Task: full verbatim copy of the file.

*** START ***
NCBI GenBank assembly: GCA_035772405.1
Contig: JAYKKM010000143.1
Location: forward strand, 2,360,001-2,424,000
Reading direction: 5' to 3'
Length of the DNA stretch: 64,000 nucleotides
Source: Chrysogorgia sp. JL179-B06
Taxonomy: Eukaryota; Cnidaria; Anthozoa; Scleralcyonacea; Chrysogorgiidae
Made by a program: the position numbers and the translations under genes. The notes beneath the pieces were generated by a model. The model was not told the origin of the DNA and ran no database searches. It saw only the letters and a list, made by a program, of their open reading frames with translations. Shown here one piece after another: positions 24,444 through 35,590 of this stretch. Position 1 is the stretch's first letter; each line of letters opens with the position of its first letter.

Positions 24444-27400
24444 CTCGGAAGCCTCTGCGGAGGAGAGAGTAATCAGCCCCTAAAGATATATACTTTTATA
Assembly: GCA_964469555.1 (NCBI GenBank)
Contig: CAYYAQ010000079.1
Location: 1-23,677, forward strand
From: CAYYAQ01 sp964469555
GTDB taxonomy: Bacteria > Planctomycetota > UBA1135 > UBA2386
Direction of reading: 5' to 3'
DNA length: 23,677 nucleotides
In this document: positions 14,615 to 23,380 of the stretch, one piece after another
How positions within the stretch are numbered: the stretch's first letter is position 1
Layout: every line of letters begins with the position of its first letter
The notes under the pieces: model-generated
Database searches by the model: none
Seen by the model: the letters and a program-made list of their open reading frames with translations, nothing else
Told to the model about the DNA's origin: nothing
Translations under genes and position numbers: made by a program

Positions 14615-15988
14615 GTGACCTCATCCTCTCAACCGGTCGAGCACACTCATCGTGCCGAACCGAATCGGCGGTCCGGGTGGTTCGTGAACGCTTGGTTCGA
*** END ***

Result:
NCBI GenBank assembly: GCA_035772405.1
Contig: JAYKKM010000143.1
Location: forward strand, 2,360,001-2,424,000
Reading direction: 5' to 3'
Length of the DNA stretch: 64,000 nucleotides
Source: Chrysogorgia sp. JL179-B06
Taxonomy: Eukaryota; Cnidaria; Anthozoa; Scleralcyonacea; Chrysogorgiidae
Made by a program: the position numbers and the translations under genes. The notes beneath the pieces were generated by a model. The model was not told the origin of the DNA and ran no database searches. It saw only the letters and a list, made by a program, of their open reading frames with translations. Shown here one piece after another: positions 24,444 through 35,590 of this stretch. Position 1 is the stretch's first letter; each line of letters opens with the position of its first letter.

Positions 24444-27400
24444 CTCGGAAGCCTCTGCGGAGGAGAGAGTAATCAGCCCCTAAAGATATATACTTTTATA
Assembly: GCA_964469555.1 (NCBI GenBank)
Contig: CAYYAQ010000079.1
Location: 1-23,677, forward strand
From: CAYYAQ01 sp964469555
GTDB taxonomy: Bacteria > Planctomycetota > UBA1135 > UBA2386
Direction of reading: 5' to 3'
DNA length: 23,677 nucleotides
In this document: positions 14,615 to 23,380 of the stretch, one piece after another
How positions within the stretch are numbered: the stretch's first letter is position 1
Layout: every line of letters begins with the position of its first letter
The notes under the pieces: model-generated
Database searches by the model: none
Seen by the model: the letters and a program-made list of their open reading frames with translations, nothing else
Told to the model about the DNA's origin: nothing
Translations under genes and position numbers: made by a program

Positions 14615-15988
14615 GTGACCTCATCCTCTCAACCGGTCGAGCACACTCATCGTGCCGAACCGAATCGGCGGTCCGGGTGGTTCGTGAACGCTTGGTTCGA